In The Language of Science and Faith Karl Giberson and Francis Collins admonish us,
Most working biologists today actually have little interest in Darwin himself, and few have read The Origin of Species. In fact, most scientists do not use the label “Darwinism” any longer. The modern theory of evolution has contributions from many scientists over the last 150 years and has become the core of biology. (P. 21)
Okay, but how about this from the Discovery Institute: “We’d love to take credit for Darwinism, but can’t.”:
In the November 28, 2005 issue of Newsweek, the renowned Harvard sociobiologist E.O. Wilson claims that the term “Darwinism” is a “rhetorical device” merely invented by opponents of, well, Darwinism. The article quotes Wilson as follows:”‘In part, the fascination with the man is being driven by his enemies, who say they’re fighting ‘Darwinism,’ rather than evolution or natural selection. ‘It’s a rhetorical device to make evolution seem like a kind of faith, like ‘Maoism’,’ says Harvard biologist E.O. Wilson, editor of one of the two Darwin anthologies just published. … ‘Scientists,’ Wilson adds, ‘don’t call it Darwinism.'” (“Charles Darwin: Evolution of a Scientist,” by Jerry Adler, Newsweek November 28, 2005, pg. 53)
Rube shouts from pit: Hey, hasn’t Wilson renounced his key Darwin theory? (Rube soon removed by Christian Darwinist thought police.)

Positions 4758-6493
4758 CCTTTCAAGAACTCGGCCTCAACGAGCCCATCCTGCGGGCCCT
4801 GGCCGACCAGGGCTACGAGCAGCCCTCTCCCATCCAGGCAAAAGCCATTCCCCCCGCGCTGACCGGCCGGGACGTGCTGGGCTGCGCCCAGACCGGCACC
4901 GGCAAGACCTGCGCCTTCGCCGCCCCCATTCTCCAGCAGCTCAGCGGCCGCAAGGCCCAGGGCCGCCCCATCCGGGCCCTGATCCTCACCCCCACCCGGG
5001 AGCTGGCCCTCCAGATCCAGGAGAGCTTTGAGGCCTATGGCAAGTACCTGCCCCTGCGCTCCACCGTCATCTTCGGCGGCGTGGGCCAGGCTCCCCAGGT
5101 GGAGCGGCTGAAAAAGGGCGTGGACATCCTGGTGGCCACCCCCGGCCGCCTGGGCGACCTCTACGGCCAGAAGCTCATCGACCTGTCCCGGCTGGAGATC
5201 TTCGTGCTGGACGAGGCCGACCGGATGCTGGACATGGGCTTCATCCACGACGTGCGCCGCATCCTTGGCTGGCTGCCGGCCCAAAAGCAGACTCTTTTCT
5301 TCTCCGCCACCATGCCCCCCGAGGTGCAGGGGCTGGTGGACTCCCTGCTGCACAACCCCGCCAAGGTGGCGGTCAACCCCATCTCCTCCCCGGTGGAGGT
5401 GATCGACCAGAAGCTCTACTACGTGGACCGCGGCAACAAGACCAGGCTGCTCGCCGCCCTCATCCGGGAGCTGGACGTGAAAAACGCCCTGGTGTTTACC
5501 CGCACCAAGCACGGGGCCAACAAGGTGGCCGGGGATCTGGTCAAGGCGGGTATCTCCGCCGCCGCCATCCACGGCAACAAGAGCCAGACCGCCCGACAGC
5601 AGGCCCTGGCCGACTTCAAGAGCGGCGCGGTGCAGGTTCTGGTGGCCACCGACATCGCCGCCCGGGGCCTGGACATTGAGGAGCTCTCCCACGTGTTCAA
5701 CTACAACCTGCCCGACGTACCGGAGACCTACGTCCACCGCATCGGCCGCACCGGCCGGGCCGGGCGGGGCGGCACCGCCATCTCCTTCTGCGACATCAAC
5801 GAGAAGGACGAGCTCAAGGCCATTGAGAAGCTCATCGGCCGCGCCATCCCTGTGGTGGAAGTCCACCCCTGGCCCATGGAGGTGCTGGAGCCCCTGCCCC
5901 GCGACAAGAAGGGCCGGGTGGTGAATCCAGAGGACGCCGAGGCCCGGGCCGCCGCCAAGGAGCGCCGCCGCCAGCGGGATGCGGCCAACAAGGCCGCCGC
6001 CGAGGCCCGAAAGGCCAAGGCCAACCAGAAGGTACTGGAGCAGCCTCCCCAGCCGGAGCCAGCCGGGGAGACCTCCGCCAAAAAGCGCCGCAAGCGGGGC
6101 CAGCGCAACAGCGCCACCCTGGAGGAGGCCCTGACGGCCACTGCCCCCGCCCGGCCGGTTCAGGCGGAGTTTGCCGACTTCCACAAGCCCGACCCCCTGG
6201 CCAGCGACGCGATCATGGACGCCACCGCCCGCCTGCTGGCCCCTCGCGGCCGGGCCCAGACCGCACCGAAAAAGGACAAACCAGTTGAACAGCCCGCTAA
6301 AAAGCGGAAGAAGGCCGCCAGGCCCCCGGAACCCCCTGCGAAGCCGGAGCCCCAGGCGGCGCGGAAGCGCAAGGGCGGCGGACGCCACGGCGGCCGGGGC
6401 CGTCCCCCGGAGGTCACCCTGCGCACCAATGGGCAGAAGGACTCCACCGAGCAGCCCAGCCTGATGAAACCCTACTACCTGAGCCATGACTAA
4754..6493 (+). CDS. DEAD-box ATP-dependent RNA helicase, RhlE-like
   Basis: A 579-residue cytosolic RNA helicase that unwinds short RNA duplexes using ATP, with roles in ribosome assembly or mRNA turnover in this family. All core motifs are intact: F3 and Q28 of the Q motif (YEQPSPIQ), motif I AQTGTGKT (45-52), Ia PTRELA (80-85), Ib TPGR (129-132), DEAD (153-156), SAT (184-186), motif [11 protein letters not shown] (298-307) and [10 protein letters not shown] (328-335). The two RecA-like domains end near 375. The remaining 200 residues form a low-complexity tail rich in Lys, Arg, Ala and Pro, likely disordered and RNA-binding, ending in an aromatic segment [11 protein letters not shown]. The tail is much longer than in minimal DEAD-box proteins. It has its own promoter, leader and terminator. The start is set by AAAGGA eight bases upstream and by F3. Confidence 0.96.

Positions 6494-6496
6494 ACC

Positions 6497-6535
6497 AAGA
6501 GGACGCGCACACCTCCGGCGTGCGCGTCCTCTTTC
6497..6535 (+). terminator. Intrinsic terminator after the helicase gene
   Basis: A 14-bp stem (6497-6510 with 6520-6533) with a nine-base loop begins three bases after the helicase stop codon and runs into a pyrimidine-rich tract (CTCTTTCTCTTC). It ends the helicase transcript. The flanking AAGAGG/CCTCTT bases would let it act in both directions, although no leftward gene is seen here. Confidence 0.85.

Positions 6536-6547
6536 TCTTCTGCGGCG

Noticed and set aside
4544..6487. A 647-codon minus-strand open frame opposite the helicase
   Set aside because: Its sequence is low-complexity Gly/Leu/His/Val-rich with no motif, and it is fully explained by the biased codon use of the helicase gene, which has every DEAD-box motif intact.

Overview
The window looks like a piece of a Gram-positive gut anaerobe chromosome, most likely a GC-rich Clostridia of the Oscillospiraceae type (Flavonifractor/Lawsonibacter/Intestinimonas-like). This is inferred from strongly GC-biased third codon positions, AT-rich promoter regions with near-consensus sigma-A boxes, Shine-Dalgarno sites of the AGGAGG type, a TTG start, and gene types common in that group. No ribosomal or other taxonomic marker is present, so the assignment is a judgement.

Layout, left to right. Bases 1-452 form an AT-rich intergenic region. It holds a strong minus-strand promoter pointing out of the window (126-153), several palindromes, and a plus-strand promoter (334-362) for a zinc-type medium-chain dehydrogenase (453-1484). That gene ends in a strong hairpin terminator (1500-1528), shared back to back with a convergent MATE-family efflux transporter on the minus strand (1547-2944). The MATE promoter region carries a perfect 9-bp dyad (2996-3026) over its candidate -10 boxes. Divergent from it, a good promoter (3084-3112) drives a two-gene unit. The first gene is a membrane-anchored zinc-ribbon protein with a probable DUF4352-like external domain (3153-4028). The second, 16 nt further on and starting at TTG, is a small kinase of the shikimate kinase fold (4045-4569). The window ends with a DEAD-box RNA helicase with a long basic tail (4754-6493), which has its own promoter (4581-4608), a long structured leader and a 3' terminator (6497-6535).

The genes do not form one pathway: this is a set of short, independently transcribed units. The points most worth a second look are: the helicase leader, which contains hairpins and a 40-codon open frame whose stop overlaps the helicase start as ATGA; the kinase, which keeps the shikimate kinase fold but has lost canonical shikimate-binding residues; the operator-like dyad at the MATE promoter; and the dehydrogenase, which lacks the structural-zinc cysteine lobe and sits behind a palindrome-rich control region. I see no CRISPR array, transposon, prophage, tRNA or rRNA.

Sure, Rube is right, but it’s an unfact. Anyway:
Contrary to Wilson’s assertion, the journal Science has used the term in a pro-Darwin manner, referring favorably to “Darwinism” in the context of this very debate over the biology curriculum:”Two other sites previously reviewed in NetWatch brim with helpful information. In a section on obstacles to teaching Darwinism, this primer from the University of California, Berkeley, profiles different strains of anti-evolutionism.”
(“Standing Up for Darwin,” Science, 308:1847, 6/24/2005, emphasis added)
Even prominent Darwinist scientists use the term in their popular writings. Richard Dawkins writes that “There are people in this world who desperately want to not have to believe in Darwinism.” (The Blind Watchmaker, W.W. Norton, 1996 ed, pg. 250) The term “Darwinism” has over 20 entries in the index to Stephen Jay Gould’s magnum opus, The Structure of Evolutionary Theory.
If Wilson is correct that “Scientists don’t call it Darwinism,” then apparently all the authors who use the term “Darwinism” in Science, Nature, books, and many journals are not scientists. The alternative explanations are that Professor Wilson is wrong, or is bluffing. I’ll go with either alternative.
Go with either alternative? So would UD news staff. But how do we explain Collins and Giberson (2011) continuing to insist on something that cannot be supported by evidence?